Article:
In reading up on Open Banking, we recently came across an interesting letter from Olivier Guersent, the European Commission’s Director‑General for Financial Stability, Financial Services and Capital Markets Union to Andrea Enria, the Chairperson of the European Banking Authority (EBA).
The fact that such personages are exchanging letters about APIs tells us something about their perceived importance in the present and future worlds of open banking. And, tellingly, M. Guersent’s views about how to manage APIs are aligned with the recommendations of best practices that we at APImetrics have made.
The letter states:
It is not possible for EBA or the Commission to anticipate all possible problems with APIs, and to specify in the RTS [Regulatory Technical Standard] how they have to be addressed. We will therefore have to rely on market players to develop together APIs that work for all sides – banks, third party providers (TPPs) and payments services users.
Banks and other service providers can adopt published standards, such as the Open Banking API standards for UK banking, the Berlin Group NextGenPSD2 Framework, the Open Bank Project, and payment services standards built directly around ISO 20022. It is then up to the institutions that consume and expose APIs, working with regulators, to keep one another honest by making sure that the APIs really do what they say they’re going to do.
Keep ’em honest
The letter continues:
The best way in which we can help national supervisors is by supporting this work by market participants, ensuring that they identify and solve problems themselves at an early stage and sparing national competent authorities (NCAs) the difficult task of investigating problems with APIs. This could be much heavier than granting exemptions from having to adapt the online banking interface as a fall-back option for TPPs. Banks will make their APIs available, TPPs will use them and if there are no complaints about them, NCAs grant an exemption, after having informed EBA of their intention to do so. All this should be a very smooth process if the work of the API standards evaluation group is successful.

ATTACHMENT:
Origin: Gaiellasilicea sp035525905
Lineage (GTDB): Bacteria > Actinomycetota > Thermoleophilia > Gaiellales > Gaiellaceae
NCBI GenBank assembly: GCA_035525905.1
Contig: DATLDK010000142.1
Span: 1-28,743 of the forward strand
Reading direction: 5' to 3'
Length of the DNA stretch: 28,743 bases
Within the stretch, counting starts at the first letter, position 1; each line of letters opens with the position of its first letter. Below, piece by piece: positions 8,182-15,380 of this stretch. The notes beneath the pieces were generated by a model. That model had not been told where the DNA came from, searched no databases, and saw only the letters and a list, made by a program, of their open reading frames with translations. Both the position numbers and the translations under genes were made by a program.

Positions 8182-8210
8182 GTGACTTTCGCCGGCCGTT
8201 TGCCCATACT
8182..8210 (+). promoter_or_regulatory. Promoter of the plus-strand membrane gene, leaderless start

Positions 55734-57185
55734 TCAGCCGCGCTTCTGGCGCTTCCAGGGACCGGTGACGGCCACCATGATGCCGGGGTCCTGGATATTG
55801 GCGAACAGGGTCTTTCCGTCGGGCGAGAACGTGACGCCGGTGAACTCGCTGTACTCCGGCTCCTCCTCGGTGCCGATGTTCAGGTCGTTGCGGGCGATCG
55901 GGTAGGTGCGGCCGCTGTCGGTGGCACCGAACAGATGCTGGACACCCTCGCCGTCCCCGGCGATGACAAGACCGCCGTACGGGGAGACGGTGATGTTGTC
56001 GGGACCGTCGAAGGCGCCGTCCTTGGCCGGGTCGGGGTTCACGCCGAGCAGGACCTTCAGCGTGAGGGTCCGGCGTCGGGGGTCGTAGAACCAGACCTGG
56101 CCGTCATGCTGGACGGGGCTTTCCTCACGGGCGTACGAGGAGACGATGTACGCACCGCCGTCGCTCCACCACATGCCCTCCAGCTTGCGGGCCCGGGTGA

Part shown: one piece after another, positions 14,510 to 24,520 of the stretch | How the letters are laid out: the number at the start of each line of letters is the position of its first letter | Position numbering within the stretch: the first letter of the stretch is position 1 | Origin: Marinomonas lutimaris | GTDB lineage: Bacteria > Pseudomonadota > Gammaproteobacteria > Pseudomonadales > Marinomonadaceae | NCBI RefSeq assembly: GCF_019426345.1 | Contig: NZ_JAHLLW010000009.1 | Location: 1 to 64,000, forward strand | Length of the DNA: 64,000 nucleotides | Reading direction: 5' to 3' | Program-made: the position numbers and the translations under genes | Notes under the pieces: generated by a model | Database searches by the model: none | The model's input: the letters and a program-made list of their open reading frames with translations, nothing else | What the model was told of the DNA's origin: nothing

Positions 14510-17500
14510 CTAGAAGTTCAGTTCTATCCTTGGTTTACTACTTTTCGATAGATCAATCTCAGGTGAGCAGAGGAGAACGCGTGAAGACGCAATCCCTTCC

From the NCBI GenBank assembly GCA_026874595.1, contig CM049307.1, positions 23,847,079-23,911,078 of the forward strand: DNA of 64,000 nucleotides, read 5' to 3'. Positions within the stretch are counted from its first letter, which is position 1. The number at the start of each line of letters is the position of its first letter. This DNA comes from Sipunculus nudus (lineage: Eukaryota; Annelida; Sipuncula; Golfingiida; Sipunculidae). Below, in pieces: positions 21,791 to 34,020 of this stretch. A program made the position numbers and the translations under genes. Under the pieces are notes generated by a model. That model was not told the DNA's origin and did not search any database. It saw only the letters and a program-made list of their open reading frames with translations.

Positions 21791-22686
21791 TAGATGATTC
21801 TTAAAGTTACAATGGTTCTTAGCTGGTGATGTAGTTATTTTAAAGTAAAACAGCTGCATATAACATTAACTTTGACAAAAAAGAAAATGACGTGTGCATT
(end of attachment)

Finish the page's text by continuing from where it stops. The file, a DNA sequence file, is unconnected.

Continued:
This is a key phrase and needs some thinking about. What constitutes a complaint? Who adjudicates those complaints? How do you determine if a complaint is valid?
Essentially, as we have said frequently here, without a common framework and understanding about what constitutes a “good” or “acceptable” API, it might be challenging indeed to reach an agreement.
So key here is the work of the API standards group and what they conclude. We believe that something like our CASC standard for API performance quality takes a lot of the guess work out of the process – but others might disagree.
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